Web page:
Capturing The Light. A book review.

Capturing the Light  By Roger Watson and Helen Rappaport.

ISBN 978-0-230-76457-6

Published by Pan Macmillan

I haven’t written a book review since I was in school many, many years ago. However since my iMac is in for a screen replacement I’m reduced to blogging on my iPad. So I hope you will bear that in mind while reading this short review.

How was our hobby of photography first invented? How do you capture an image and keep it forever? This is what this book is all about.Capturing the Light is not some dry history book about how and who.It reads much like an adventure story.The authors have done a great job in building the atmosphere of the time and painting a wonderful picture in our minds of the main protagonists in the book namely Louis Daguerre,flamboyant artist, entrepreneur, showman in search of fame and fortune, and Henry Fox-Talbot wealthy gentleman and,humble scientific genius.Both from very different backgrounds, and both with two different methods of working. Daguerre never seemed to make any notes on his work and still today there are doubts about how he discovered his process.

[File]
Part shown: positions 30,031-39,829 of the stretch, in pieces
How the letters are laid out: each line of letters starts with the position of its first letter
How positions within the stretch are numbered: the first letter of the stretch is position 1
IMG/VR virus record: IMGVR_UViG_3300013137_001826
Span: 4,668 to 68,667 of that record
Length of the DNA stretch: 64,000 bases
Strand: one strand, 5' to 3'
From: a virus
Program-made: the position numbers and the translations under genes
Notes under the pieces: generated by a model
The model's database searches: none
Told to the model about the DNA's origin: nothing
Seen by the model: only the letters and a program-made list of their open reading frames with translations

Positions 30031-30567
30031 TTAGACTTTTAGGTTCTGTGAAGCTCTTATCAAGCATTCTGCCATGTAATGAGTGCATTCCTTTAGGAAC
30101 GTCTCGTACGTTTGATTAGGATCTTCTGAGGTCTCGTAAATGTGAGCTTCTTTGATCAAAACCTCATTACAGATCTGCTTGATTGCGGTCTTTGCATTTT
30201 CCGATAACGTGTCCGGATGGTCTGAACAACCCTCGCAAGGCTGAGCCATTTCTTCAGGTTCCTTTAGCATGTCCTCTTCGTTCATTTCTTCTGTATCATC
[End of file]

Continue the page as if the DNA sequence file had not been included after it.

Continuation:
What fascinated me was the length of time it took to find a process to fix an image that did not disappear in sunlight . This major step was what was going to make photography what it is today. Images could be made on paper since the 1790’s but soon disappeared if not viewed by candlelight or moonlight. Then in 1835 Fox-Talbot finds a method and fails to mention it until four years later when, charismatic Louis Daguerre announces his own process to the world. 

I could go on, there is so much in this wonderful book which I would heartily recommend to anyone interested in our hobby.

 

7 thoughts on “Capturing The Light. A book review.

    1. Thanks for the offer.No worries on that score.I have hundreds. Going on holiday includes many trips to bookshops.

  1. I would try to find this book to read it. I enjoy reading this kind of stuff. I don’t know if there is any mention in the book to Sir John F. W. Herschel, the man who discovered how to fix photographs and told Talbot about it!

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